Sometimes, I've been fortunate to come across words written by someone else that articulate something that resonates for me as well. That happened again to me this morning as I took a lingering morning finishing Sarah Winman's A Year of Marvellous Ways. A lovely book.
I like to cook. I particularly like to cook when I have space to take my time. I rarely use a recipe, but sometime I'll scan several recipes on-line to get a feel for something new and then go do my own thing. Some things, like soup, I never use a recipe for and the results are never the same, but usually yummy. Sometimes it's awful. I've not exactly looked for a way to explain what I do when I cook, but when I saw these few paragraphs in Winman's book I knew I'd found it.
"Finally, the last thing he needed to tell her about was his recipes. He told her something he had never told anyone: that his secret ingredient was the life he had lived.
"Peace stared at him. What do you mean? she said.
"Wilfred leant in close and whispered, Everything goes into my bread. Names. Songs. Memories. Every batch comes out different to the next but what we are looking for is not consistency buy excellence. You have to risk failure to become excellent." p 214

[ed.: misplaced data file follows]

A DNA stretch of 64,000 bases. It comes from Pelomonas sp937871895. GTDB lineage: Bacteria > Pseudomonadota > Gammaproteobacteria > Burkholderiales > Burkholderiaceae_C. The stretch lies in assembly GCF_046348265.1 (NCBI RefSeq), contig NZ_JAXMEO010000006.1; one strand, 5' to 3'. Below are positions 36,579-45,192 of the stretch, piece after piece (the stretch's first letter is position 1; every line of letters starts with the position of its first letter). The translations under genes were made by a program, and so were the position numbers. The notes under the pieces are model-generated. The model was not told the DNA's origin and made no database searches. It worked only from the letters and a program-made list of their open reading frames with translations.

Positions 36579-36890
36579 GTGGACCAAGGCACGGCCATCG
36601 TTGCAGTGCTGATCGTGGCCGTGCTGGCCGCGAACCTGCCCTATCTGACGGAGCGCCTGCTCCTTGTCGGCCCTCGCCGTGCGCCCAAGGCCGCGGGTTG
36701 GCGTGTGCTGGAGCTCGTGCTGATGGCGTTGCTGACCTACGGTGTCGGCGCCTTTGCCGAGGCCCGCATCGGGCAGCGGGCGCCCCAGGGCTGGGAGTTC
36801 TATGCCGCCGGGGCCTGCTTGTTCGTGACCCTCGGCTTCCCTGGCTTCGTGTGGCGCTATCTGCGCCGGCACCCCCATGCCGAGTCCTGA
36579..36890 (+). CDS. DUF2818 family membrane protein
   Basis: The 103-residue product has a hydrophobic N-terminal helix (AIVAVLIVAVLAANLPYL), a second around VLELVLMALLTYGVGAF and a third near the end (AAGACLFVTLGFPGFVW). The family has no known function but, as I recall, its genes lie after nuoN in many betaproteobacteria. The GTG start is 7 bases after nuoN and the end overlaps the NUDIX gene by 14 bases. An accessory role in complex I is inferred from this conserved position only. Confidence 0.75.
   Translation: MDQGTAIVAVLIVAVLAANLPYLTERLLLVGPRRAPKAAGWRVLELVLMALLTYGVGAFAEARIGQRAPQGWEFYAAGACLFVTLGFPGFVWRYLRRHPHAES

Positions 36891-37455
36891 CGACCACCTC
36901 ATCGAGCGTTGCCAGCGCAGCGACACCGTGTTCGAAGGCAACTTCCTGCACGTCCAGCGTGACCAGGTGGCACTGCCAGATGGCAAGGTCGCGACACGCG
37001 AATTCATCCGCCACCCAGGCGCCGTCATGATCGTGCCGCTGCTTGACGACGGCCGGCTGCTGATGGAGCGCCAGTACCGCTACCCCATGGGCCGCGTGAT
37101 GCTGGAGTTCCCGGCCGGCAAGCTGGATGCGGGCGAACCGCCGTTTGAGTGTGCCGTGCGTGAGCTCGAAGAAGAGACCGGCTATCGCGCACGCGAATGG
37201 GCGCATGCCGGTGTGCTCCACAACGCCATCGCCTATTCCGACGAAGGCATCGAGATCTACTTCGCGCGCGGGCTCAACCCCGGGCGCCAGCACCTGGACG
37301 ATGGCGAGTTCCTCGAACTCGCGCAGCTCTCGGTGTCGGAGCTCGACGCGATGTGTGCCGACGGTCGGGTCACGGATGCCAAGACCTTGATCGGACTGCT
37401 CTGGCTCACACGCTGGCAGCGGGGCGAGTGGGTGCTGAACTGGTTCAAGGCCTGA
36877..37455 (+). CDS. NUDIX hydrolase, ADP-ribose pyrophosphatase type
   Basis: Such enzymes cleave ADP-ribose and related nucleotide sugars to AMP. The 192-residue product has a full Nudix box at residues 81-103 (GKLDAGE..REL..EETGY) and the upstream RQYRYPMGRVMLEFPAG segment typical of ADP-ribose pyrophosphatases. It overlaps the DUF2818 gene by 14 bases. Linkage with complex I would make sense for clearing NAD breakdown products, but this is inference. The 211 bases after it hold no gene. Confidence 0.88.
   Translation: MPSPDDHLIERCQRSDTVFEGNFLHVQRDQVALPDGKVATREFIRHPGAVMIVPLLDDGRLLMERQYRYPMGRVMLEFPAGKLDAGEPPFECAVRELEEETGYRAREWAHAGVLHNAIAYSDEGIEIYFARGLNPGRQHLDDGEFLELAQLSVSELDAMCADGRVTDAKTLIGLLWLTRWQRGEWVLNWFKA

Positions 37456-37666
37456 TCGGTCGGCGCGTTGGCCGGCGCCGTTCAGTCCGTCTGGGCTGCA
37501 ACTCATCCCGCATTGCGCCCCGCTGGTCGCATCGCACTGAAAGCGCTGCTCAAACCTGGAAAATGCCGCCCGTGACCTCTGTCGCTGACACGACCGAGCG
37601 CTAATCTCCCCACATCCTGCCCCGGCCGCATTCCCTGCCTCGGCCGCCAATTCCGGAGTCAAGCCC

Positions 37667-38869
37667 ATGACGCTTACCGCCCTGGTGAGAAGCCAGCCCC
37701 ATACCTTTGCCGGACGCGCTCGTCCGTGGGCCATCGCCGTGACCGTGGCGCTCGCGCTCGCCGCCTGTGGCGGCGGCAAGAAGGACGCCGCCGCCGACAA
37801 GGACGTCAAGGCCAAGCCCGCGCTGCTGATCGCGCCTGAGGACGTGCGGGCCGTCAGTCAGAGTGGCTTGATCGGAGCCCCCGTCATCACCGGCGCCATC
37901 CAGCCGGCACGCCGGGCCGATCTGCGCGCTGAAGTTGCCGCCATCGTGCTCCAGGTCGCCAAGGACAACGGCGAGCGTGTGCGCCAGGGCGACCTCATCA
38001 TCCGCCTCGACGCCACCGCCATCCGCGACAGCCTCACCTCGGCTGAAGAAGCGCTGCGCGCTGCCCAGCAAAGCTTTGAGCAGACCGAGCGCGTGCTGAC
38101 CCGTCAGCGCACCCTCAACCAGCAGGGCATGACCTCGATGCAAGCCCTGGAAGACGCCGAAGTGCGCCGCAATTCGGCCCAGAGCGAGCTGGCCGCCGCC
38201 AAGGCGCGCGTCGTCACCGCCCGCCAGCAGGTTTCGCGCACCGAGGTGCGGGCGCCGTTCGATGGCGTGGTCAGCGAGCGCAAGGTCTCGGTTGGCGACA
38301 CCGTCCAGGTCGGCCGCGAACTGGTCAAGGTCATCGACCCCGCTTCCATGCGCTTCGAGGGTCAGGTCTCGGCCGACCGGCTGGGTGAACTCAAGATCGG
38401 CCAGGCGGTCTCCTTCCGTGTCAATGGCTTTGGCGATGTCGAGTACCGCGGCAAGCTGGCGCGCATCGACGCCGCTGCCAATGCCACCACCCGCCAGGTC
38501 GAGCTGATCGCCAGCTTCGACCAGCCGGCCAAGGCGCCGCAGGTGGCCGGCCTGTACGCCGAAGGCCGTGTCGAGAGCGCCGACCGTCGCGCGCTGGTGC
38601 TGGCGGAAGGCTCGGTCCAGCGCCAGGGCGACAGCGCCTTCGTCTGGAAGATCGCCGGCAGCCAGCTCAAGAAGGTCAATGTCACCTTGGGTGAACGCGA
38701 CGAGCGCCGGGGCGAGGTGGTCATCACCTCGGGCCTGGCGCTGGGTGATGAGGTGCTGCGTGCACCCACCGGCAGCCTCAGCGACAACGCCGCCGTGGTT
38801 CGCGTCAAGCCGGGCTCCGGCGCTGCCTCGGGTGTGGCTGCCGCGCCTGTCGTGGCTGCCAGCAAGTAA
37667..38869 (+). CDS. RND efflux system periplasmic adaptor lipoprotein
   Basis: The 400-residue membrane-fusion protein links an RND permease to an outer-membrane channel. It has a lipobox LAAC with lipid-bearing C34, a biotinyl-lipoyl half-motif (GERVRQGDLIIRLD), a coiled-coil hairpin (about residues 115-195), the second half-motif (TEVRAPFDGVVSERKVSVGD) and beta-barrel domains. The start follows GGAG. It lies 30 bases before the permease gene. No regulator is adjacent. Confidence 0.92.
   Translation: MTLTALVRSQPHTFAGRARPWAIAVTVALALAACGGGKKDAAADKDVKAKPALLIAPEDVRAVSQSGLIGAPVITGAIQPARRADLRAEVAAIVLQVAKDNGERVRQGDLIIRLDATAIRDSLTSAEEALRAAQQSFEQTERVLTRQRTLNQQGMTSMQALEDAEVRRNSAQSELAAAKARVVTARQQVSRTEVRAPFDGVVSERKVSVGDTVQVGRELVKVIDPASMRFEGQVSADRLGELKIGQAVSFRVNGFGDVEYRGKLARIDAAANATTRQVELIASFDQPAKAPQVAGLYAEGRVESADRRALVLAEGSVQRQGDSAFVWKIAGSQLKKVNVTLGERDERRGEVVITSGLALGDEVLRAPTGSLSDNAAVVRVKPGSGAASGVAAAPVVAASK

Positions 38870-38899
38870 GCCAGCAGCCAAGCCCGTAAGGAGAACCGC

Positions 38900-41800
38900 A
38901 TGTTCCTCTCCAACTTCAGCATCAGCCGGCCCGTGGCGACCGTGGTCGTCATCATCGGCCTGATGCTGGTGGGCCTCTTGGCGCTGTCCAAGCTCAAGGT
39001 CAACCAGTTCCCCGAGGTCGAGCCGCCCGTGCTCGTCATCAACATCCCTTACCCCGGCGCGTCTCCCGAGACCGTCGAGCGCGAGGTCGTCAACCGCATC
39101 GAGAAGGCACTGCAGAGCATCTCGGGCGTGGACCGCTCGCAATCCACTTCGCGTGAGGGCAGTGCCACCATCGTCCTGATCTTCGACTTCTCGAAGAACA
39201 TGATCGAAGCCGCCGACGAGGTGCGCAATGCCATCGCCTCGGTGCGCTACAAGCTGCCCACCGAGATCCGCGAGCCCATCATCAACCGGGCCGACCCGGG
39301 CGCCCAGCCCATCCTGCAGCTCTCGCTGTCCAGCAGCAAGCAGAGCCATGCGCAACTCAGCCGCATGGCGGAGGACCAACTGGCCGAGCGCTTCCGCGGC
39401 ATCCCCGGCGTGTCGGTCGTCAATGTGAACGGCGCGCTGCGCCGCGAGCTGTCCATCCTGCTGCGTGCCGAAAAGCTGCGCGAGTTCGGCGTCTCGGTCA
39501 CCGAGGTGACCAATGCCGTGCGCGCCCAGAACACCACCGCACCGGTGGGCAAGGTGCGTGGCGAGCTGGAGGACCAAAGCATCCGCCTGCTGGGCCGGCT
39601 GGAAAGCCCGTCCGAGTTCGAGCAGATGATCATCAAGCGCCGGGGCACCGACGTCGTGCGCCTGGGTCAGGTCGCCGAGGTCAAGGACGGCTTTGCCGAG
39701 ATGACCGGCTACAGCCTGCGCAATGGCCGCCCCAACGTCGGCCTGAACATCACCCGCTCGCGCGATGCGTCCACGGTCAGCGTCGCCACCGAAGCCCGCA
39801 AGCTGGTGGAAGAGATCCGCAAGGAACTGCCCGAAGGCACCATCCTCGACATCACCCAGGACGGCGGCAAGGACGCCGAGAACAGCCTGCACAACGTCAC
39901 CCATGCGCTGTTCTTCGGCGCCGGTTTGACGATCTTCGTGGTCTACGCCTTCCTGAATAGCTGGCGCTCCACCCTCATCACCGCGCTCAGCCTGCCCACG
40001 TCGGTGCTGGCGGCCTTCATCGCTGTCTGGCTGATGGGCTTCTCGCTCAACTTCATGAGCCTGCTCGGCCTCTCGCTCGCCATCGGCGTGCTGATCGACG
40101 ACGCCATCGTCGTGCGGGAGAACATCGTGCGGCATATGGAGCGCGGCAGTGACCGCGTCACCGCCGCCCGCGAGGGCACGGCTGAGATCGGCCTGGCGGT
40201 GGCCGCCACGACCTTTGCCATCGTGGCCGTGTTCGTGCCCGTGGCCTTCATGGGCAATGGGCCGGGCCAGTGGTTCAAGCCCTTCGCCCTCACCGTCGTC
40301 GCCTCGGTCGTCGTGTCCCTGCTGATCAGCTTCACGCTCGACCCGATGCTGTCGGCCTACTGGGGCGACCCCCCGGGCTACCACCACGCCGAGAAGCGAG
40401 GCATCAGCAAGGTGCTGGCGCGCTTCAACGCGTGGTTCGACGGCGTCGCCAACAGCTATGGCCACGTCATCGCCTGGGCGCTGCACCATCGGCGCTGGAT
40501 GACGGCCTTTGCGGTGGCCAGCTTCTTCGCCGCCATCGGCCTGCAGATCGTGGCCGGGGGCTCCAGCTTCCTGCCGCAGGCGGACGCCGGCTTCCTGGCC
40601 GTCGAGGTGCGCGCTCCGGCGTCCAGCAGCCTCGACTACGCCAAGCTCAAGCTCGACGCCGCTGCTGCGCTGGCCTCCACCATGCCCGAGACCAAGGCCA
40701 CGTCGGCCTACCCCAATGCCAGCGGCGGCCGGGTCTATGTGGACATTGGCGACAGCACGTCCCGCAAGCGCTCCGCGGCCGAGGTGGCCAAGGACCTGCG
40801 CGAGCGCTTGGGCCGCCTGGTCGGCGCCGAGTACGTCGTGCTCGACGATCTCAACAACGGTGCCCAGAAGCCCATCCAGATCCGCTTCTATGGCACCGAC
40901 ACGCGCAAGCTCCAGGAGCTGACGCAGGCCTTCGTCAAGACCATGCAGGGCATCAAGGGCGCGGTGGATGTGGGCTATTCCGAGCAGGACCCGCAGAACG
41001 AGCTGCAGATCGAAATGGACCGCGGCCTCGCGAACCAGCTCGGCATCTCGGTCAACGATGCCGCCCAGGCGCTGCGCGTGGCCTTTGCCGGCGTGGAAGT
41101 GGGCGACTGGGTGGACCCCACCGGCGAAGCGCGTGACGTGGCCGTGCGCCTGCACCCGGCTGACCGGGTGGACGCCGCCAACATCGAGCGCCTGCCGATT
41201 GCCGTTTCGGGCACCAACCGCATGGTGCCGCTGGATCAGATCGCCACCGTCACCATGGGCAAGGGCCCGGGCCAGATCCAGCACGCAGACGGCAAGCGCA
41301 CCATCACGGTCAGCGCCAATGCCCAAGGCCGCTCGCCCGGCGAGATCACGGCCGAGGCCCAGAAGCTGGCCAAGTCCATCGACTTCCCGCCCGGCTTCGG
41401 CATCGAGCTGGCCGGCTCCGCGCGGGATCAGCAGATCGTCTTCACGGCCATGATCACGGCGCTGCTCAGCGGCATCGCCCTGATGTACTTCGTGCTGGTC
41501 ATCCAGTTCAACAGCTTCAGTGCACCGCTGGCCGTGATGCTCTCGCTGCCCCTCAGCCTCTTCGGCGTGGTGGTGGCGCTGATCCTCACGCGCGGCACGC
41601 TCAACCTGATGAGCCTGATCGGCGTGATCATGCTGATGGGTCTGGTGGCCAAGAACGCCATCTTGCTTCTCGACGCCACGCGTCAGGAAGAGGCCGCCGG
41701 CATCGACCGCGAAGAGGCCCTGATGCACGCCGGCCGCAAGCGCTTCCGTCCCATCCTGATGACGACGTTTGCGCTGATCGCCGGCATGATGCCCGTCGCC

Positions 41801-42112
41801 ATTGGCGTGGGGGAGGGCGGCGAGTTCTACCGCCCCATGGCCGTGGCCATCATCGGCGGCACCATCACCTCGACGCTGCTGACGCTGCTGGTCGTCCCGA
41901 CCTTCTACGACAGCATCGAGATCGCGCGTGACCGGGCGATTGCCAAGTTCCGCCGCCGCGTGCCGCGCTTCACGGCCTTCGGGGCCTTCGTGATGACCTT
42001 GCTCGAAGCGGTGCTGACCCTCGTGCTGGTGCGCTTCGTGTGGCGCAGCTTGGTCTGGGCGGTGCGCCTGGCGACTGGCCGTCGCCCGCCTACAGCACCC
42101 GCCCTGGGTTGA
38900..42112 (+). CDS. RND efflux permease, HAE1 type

Weak In. Weak Out.
With what do you feed yourself?
What passes from without
through your lips, eyes, ears and heart?
What nourishment fuels
the fires you build
the structures you errect
the words you set down
the touch you give
week in and week out?
From where comes your strength, your depth,
your care and your light?
open hearts and grief
aren’t built in a day.
They emerge in the chaotic order
of consuming the goodness on offer,
in amounts enough,
Or, let’s just put it this way:
White bread, coffee and bad news
fuel fluff, hype and fear.
Weak in. Weak out.
originally written April 2014
Nicole Marie Moen
Poems, stories, quotes and musings about beauty, mystery, humans and all life on earth.